Technology, or Why the Three Little Pigs were Misinformed

As an engineer, I have always placed far more faith in technology than in people. Many in the brave new world of “evidenced-based medicine” feel the same. But sometimes simple “people solutions” work where nothing else will.

I live in a jungle of pine trees at 8,500 feet above sea level, 40 miles southwest of Denver.

It is a very beautiful place, but every resident’s worst fear  is forest fires that can destroy your home and your view before you can lift a finger to stop them. This is a story of two radically different approaches to the problem of forest fires.

Joe was an engineer who built his dream home in a valley southwest of Pine, Colorado.

He fully recognized the danger of forest fires and applied his best engineering to the problem. For starters, he built his house out of concrete instead of wood. He roofed it with concrete tiles. As extra security he installed fire sprinklers on the roof in addition to inside the rooms. To feed the fire protection system, he installed a 10,000-gallon cistern and electric fire pump. Knowing that pumps are worthless when the power goes out, he installed a diesel-powered emergency generator. Joe’s insurance company loved him and gave him their lowest rate.  In the summer of 2000, the High Meadow Fire roared through Joe’s valley. Unfortunately the fire was so intense that it sucked most of the oxygen out of the air and Joe’s fire pump wouldn’t start. The intense heat radiated through his windows, setting the drapes and furnishings on fire. Joe’s dream house burned from the inside out.

My friend Rodney was a Cajun surveyor who worked for us back then, who also built his dream house in the little town of Westcreek. Now Rodney had spent a little time in engineering school but never quite graduated. He was a very clever, very likeable Cajun who was positive no matter what crisis was brewing. In 2004, the Hayman Fire came roaring through the Platte Valley. Rodney rushed home as soon as the fire broke out. For the first two days he ran bulldozers for the county, building fire lines. On day 3 the federal firefighters showed up in force to try to save the day. They immediately shut down all the county operations. Rodney was dejected but not beat. His wood frame house sat high on a hill with a great view of the entire valley, so Rodney volunteered the use of his home as a federal fire command center. For the next three days Rodney fed the firefighters all the steaks and beer they could eat. On day 7, the wind turned towards Rodney and he was ordered to evacuate for the third time that week. On his way down the mountain with his valuables and animals in his truck he met a large crew of federal firefighters. They stopped briefly and said, “Don’t worry, Rodney. We will save your place!” When they got to Rodney’s house they set a backfire on the uphill side and circled the downhill side with their trucks. Rodney only lost 13 trees. His neighbors weren’t so lucky.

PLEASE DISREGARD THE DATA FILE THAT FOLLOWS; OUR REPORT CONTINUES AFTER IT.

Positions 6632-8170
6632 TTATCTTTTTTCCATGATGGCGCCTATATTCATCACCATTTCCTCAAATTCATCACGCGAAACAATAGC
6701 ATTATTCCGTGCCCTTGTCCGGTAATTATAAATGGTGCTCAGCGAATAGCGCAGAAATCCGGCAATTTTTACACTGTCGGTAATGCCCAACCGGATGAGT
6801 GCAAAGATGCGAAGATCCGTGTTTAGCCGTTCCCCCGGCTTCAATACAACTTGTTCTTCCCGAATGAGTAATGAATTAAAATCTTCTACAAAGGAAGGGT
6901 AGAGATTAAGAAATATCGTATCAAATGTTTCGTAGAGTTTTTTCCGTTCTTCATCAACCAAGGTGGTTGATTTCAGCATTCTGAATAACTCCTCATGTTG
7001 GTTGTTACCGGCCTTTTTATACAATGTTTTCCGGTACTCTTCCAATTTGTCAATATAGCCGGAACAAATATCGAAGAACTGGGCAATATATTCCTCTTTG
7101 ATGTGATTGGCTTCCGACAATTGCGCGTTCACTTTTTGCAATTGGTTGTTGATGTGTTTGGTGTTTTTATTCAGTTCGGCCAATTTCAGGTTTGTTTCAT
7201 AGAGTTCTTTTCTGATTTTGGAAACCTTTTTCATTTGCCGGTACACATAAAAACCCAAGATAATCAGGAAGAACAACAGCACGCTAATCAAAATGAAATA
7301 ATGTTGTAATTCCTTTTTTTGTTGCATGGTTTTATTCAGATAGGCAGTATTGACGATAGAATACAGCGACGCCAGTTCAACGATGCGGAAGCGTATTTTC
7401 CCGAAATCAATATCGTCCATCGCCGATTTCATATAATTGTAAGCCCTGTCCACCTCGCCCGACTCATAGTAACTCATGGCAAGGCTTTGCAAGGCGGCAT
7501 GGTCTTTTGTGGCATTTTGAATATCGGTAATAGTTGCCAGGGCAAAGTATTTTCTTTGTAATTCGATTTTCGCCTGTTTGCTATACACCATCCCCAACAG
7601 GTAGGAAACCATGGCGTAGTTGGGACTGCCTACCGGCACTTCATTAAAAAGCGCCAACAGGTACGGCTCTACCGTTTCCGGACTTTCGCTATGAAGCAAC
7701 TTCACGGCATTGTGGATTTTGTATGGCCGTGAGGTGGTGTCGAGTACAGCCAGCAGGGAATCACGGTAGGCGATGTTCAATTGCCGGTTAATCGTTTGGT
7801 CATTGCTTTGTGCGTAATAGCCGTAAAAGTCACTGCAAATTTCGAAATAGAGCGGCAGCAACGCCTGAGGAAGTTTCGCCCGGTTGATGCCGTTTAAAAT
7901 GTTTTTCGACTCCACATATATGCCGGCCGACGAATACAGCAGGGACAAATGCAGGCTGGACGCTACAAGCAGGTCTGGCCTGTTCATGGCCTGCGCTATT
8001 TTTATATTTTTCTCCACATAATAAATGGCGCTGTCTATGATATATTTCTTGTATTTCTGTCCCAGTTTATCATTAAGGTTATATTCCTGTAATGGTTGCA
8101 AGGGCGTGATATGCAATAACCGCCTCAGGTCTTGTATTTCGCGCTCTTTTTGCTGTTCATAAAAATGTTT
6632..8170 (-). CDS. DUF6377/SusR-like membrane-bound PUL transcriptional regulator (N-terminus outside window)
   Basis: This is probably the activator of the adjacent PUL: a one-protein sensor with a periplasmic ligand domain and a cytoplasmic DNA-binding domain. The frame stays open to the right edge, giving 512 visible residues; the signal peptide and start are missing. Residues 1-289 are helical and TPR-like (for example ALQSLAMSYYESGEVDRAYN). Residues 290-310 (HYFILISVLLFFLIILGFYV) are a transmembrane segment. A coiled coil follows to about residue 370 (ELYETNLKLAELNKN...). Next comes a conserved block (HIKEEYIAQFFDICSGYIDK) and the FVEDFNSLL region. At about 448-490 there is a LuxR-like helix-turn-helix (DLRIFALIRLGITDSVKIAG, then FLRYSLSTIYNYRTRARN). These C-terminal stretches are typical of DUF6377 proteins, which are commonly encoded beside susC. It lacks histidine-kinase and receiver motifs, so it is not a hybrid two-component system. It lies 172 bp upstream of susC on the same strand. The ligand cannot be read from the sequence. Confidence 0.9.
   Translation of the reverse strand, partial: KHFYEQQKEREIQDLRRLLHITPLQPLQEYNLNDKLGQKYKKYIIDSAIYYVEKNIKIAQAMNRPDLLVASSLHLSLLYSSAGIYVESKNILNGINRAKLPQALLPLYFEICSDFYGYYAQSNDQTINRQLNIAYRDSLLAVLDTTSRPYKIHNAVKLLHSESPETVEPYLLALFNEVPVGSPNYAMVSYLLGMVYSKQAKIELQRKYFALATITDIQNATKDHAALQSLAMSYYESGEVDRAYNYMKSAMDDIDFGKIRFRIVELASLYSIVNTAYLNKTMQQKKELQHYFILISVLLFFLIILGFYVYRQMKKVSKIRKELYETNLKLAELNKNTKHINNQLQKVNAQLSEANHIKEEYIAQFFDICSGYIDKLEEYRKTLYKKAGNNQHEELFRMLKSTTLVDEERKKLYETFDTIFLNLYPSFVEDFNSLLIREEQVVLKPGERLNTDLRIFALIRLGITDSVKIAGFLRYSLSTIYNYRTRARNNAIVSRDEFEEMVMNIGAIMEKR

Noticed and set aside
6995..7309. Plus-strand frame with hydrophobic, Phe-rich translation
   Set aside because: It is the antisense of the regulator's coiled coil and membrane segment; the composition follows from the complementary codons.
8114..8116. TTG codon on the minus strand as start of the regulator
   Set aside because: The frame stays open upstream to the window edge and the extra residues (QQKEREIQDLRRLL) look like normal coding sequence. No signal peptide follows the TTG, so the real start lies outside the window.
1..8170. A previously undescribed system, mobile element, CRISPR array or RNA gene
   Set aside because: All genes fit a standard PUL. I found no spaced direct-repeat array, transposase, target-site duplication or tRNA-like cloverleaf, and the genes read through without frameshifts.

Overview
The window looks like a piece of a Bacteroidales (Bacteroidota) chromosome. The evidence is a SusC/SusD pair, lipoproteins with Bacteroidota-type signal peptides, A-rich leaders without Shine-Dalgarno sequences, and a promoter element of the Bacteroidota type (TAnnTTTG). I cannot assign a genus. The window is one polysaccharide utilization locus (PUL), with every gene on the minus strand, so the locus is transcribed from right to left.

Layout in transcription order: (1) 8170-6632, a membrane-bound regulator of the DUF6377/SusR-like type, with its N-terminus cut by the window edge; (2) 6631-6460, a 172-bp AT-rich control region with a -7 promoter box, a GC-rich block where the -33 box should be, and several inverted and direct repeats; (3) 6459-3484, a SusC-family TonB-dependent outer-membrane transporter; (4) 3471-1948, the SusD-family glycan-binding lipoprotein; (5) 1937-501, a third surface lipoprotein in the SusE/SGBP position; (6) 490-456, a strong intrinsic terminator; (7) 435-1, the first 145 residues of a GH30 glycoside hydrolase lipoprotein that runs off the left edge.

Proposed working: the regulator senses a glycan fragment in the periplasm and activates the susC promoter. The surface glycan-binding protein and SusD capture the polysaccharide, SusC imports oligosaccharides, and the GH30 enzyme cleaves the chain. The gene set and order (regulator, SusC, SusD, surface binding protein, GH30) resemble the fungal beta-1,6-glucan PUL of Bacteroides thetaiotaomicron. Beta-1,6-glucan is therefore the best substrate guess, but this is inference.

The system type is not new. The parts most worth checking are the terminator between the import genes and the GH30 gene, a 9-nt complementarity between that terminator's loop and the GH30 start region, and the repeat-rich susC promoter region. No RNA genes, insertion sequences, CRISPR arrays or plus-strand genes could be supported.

After three years of medical research I have come to believe that a patient’s best tool for receiving high-quality care is to treat your medical providers as my friend Rodney did. Get to know them before you go in for surgery, treat them with kindness and respect, put yourself in their Crocs, and watch out for their needs. Imagine how difficult it must be to face a steady stream of complete strangers every day with a bewildering number of serious health problems, knowing that your simplest mistakes can cripple or kill them. When you see something they might be doing wrong, gently remind them in a kind way. Much of what separates good care from poor care is how much time the staff is willing to give you. Being human, they will naturally spend more time with the fun, kind patients than with the angry, bitter ones.

One of the benefits of working on Colorado’s infection reporting committee is that I get to know the top infection prevention professionals in all the major hospitals. I cannot think of any better friends to have when you are rolling into an operating room. Patient safety is far more than systems, slogans, procedures, and checklists. It really comes down to two people putting aside their own interests and finding the courage to help cure each other.

Kerry O’Connell, June 2008

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About Kerry O'Connell

Kerry O'Connell is a civil construction project manager and a member of the Colorado Health Facility Acquired Infections Advisory Committee. A committed patient safety advocate, he calls for restoring empathy and compassion in health care. He became a Numerator in 2005.
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